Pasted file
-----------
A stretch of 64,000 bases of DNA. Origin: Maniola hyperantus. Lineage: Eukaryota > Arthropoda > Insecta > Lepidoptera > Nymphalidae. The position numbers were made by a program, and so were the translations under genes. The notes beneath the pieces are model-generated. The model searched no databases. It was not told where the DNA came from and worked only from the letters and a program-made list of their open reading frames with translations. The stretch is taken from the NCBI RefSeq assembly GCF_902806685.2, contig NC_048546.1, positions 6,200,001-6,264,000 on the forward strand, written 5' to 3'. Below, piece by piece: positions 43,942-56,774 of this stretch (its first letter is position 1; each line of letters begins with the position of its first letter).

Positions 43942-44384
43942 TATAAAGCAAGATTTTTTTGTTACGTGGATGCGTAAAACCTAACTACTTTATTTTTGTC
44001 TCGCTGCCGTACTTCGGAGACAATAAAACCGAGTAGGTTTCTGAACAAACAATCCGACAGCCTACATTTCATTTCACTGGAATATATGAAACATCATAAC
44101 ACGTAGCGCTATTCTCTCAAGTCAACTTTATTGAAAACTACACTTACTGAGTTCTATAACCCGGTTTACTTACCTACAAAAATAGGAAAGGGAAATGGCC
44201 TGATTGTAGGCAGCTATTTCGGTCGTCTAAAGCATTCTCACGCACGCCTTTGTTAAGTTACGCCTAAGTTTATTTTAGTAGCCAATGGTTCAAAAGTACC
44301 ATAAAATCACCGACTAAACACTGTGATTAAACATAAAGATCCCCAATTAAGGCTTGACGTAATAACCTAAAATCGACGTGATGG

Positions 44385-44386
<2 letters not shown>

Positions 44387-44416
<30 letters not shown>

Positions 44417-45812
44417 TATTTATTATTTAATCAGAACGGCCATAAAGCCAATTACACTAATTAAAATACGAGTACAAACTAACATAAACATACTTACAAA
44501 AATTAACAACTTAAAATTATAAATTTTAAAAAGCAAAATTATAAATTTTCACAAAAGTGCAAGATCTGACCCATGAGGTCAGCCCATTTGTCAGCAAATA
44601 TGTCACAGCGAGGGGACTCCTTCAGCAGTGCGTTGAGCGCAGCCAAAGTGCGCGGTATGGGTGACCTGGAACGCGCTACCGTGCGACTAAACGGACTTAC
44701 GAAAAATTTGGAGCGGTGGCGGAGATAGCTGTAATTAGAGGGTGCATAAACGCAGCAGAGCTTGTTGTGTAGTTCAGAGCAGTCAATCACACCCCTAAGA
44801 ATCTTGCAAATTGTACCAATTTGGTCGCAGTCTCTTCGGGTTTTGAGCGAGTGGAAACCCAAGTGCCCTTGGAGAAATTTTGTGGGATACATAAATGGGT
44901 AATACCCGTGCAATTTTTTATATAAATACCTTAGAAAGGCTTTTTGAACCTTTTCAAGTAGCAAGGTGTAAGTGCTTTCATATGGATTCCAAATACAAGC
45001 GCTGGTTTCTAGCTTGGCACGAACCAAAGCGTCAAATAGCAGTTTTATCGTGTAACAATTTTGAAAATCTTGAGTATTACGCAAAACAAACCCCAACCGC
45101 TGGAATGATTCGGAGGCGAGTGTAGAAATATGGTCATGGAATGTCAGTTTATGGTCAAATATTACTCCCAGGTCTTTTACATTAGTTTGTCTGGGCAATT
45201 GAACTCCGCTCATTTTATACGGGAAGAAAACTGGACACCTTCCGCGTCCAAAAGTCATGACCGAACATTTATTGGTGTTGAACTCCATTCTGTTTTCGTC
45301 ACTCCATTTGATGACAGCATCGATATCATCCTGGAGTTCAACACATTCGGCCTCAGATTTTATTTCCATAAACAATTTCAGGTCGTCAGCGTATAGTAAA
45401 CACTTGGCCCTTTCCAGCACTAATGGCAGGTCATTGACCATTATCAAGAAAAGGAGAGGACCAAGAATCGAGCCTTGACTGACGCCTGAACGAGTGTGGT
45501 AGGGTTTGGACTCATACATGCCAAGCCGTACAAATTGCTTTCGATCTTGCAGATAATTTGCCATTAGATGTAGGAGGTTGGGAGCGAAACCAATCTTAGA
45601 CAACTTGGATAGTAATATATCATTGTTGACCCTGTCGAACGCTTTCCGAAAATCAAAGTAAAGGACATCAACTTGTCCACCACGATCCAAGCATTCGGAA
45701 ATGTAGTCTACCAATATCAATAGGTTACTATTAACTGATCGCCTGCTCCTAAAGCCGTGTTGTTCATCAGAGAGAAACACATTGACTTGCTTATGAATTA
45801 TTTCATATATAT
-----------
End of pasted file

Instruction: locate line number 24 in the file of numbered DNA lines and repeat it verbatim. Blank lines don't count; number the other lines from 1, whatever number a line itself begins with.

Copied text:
45501 AGGGTTTGGACTCATACATGCCAAGCCGTACAAATTGCTTTCGATCTTGCAGATAATTTGCCATTAGATGTAGGAGGTTGGGAGCGAAACCAATCTTAGA